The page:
July 2019 family history records roundup: FamilySearch adds 600,000 Herefordshire bishop’s transcripts

By Rosemary Collins, 27 June 2019 - 11:07am

Plus: Ancestry digitises D-Day records; Irish civil records enter public domain; List of Windrush passengers published for the first time

Hereford cathedral records
The new FamilySearch collection includes records from Hereford Cathedral (Credit: Olaf Protze/LightRocket via Getty Images)

Tracing your family history has become easier than ever as more and more records are being released online. 

From big commercial websites to smaller projects, we've put together a handy guide to help you discover the latest datasets for researching your family tree.

This month, we look at major new records collections from Herefordshire, Scotland and New York on FamilySearch; an Ancestry collection giving new insights into the D-Day landings; and more Irish birth, marriage and death records that have entered the public domain.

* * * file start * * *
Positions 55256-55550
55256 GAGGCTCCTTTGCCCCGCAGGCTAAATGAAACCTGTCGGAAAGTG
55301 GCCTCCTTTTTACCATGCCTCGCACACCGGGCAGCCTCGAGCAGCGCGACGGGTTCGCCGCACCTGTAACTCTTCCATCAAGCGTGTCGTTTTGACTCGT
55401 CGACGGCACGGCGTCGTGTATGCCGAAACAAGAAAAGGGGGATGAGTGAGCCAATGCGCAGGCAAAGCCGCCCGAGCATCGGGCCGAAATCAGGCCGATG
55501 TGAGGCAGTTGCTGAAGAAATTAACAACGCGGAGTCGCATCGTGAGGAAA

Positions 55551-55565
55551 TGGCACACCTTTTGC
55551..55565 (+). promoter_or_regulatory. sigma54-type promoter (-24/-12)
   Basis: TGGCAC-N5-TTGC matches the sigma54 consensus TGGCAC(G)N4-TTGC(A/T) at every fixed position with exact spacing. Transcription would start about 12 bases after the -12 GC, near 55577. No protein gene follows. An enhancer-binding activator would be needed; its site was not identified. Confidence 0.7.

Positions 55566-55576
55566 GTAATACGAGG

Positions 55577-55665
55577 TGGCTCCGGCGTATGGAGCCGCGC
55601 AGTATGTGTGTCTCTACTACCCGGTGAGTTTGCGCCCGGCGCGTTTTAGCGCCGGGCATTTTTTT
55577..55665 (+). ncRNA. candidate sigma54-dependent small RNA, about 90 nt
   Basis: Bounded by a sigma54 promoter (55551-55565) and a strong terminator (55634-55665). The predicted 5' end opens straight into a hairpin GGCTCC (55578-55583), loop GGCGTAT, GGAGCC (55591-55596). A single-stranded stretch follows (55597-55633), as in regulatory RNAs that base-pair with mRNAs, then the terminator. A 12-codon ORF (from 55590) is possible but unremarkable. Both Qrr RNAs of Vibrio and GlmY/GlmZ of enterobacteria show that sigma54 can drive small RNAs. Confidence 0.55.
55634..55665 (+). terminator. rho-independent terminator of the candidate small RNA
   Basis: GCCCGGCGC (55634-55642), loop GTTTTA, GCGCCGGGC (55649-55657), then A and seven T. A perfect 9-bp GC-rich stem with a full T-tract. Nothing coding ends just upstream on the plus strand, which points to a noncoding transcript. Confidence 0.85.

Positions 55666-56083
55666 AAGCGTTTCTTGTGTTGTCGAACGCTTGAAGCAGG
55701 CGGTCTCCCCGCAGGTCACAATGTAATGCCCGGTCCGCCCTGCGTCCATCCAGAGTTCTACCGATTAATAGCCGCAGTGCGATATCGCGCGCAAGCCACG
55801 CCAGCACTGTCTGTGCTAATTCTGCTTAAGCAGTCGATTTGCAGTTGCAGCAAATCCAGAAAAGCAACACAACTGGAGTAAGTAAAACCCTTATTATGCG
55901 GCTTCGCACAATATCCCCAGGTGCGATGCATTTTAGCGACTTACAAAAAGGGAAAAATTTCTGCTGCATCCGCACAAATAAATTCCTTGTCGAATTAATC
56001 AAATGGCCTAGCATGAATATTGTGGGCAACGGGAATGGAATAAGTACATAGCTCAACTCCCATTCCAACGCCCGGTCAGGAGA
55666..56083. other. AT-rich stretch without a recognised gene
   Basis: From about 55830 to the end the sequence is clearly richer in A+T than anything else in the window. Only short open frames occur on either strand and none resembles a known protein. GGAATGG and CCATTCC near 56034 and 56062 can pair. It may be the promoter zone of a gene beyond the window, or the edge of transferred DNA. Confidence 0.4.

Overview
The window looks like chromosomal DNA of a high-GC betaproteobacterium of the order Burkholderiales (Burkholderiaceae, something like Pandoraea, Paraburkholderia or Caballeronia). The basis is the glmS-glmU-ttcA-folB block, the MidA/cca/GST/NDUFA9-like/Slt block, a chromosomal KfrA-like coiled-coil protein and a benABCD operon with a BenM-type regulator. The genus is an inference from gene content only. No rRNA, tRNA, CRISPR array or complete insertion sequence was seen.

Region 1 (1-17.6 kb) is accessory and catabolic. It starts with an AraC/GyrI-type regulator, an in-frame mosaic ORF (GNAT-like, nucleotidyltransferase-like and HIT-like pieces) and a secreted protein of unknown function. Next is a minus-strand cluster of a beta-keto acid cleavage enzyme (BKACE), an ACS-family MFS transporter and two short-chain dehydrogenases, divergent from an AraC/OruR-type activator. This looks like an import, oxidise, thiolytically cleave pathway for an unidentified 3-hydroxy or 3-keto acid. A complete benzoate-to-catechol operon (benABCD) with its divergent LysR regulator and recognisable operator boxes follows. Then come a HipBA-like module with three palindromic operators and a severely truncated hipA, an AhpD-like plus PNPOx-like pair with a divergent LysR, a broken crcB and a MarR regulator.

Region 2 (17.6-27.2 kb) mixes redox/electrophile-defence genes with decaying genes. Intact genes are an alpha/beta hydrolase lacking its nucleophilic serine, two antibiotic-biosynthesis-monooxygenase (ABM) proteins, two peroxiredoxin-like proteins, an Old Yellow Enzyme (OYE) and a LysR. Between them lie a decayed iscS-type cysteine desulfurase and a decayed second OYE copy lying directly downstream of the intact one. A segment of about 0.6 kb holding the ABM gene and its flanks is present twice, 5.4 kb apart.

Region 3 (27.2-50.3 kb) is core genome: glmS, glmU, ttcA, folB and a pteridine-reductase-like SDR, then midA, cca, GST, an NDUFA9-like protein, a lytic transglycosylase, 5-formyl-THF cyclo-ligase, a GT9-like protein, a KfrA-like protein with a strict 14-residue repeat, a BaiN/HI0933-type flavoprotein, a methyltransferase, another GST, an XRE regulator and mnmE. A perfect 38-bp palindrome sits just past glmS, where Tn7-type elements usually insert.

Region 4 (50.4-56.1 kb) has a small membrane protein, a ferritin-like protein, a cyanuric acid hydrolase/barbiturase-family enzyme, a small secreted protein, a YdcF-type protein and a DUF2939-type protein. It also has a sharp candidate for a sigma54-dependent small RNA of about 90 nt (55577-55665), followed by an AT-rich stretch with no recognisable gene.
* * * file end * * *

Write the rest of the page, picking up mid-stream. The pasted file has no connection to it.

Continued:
FamilySearch

What's been added?

Free family history website FamilySearch has added a major new collection of 594,707 Herefordshire bishop’s transcripts (1583-1898). Other new collections include 109,010 Scottish Presbyterian and Protestant church records (1736-1990) and 1,125,332 records of passenger arrivals at New York City, primarily dating from 1944-48, although some cover the early years of the 20th century.

What can the records tell you?

Each Church of England parish was required to create copies of its registers to send to the local bishop, known as bishop’s transcripts.

These records are therefore a good alternative source for Herefordshire baptism, marriage and burial records where the originals are lost, although there may be occasional errors.

The Scottish Presbyterian and Protestant records also cover baptisms, marriages and burials in different Scottish religious dominations.

The New York arrival records include images of the original passenger cards, potentially including the passenger’s age, place of birth, occupation, marital status, last permanent residence, destination, purpose in coming to the USA and even physical descriptions.